For years Apple has insisted that touchscreens are for smartphones and tablets, not laptops. But according to a report from Bloomberg’s Mark Gurman, Apple officials may have changed their views: the company is said to be working on MacBook Pro laptops with touchscreen OLED displays that could launch in a few years.
While some folks might see that as an about face, there are plenty of reasons that the move makes more sense for Apple now than it would have in the past.
Thirteen years ago Apple co-founder Steve Jobs said touchscreen notebooks were “ergonomically terrible,” because “touch surfaces don’t want to be vertical” and that your arm would get tired if you had to reach up to touch the display.
At the time he got plenty of criticism from those who pointed out that touchscreens don’t necessarily replace trackpads or keyboards on laptops, so it’s not like you’d be lifting your arm all day. And he was also clearly ignoring the possibility of convertible notebooks that could also be used in tablet mode.
But it also made plenty of sense for Apple to resist putting touchscreens on its laptops at the time, because the company had launched its first touchscreen tablet the same year, and the iPad was running a modified version of the mobile iPhone operating system rather than the desktop operating system that powers Apple’s Mac computers. Not only did Apple want to keep those product lines separately in order to sell customers two devices instead of one, but the company also had two different visions for how apps should look and function: desktop apps were designed for keyboard and mouse or trackpad input and mobile apps were designed for touch.
Things have changed since over the past decade though. The lines between desktop and mobile have gotten blurrier. Many modern apps, websites, and web apps are designed to work well on small screens or large, with or without touch. That means they can shift their layouts between multi-column or single-column views depending on screen size. Menus, buttons, and other navigation elements are large enough to touch with your fingers.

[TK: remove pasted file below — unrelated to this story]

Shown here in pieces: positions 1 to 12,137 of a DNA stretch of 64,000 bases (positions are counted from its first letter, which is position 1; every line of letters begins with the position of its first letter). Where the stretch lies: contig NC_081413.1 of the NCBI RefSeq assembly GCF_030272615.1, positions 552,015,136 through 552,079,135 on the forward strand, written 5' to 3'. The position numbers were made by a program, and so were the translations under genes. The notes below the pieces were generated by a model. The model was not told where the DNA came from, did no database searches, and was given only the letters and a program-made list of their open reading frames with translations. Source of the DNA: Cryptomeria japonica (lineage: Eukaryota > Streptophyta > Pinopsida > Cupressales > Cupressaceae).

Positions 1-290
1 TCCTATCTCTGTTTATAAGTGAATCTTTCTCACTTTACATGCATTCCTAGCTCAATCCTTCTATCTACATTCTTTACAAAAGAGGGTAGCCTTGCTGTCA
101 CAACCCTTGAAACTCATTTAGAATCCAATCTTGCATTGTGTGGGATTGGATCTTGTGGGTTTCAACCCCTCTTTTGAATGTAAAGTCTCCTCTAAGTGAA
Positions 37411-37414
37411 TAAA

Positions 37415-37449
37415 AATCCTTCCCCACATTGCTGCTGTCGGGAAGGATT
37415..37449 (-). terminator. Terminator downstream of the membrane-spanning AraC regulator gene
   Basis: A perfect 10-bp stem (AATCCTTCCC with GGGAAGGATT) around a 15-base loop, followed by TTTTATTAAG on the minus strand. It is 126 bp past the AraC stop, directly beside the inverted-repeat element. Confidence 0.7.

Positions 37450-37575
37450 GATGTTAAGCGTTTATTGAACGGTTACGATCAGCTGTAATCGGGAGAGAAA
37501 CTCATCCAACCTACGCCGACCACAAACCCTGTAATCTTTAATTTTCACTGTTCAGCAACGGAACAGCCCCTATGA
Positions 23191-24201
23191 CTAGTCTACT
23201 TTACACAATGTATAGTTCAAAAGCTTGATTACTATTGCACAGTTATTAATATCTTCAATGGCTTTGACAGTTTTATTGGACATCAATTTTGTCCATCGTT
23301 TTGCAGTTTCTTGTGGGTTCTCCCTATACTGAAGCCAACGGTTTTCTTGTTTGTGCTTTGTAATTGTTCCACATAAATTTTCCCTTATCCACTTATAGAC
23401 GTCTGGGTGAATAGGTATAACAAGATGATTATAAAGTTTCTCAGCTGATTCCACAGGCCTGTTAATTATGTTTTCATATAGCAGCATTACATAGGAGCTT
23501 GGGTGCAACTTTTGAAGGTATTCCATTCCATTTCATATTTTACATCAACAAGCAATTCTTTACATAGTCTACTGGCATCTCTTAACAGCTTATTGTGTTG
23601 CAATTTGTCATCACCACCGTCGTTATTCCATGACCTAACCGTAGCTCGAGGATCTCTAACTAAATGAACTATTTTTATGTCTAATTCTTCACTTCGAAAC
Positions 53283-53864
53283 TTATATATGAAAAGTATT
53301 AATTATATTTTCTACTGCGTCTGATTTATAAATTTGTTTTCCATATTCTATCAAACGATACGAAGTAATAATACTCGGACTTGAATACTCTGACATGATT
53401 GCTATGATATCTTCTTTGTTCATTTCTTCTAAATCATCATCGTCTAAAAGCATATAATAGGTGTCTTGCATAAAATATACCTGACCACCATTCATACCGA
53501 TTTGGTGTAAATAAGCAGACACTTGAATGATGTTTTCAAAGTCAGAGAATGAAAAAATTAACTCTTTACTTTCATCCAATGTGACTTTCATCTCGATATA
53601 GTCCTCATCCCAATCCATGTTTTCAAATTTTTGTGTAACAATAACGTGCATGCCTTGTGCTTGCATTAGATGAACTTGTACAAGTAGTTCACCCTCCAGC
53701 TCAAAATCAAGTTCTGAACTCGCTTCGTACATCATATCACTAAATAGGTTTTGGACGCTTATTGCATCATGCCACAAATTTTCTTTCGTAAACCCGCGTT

Meanwhile mobile devices have gotten increasingly powerful and software developers have taken advantage of that fact to bring the sort of apps and games to smartphones and tablets that would have once been reserved for laptops and desktops.
Then Apple went and blurred the lines itself a few times. The company added support for running iOS apps on macOS after it began shipping Macs with ARM-based chips. But the experience of running an app built for touchscreen devices on a non-touch laptop is rather wonky since it requires extra steps like pressing and holding the Option key to use a trackpad as a virtual touchscreen.
A few years ago Apple even started releasing iPad Pro tablets with the exact same processor used in the latest Mac computers, prompting me to wonder why the heck you could run iOS apps on a Mac, but you couldn’t run macOS on an iPad. The only reason I could come up with at the time was that Apple didn’t want to give iPad customers one less reason to buy a MacBook.
So what’s changed? Not much, really. But while Apple has a reputation for delivering game-changing hardware, the company often does that by moving slowly to adopt new technologies. Apple wasn’t the first company to release an MP3 player, but the iPod line of devices quickly became nearly synonymous with the space. The iPhone wasn’t the first smartphone and the iPad wasn’t the first tablet, but they quickly became some of the most popular.
PC makers have been offering touchscreen laptops for years, and apple has had the benefit of watching the space from the sidelines… and dabbling in bringing touch to Macs with the introduction of a Touch Bar for MacBook Pro laptops in 2016 (it was discontinued with the launch of 2021 models).
At the very least, bringing touchscreens to future MacBooks would make it a lot easier to use iOS apps on Apple laptops. But a growing number of websites, web apps, and native apps would also probably play well with touch.
One thing Apple appears unlikely to do anytime soon is merge its operating system: Bloomberg reports that Apple still plans to use iPadOS for iPads and macOS for Macs.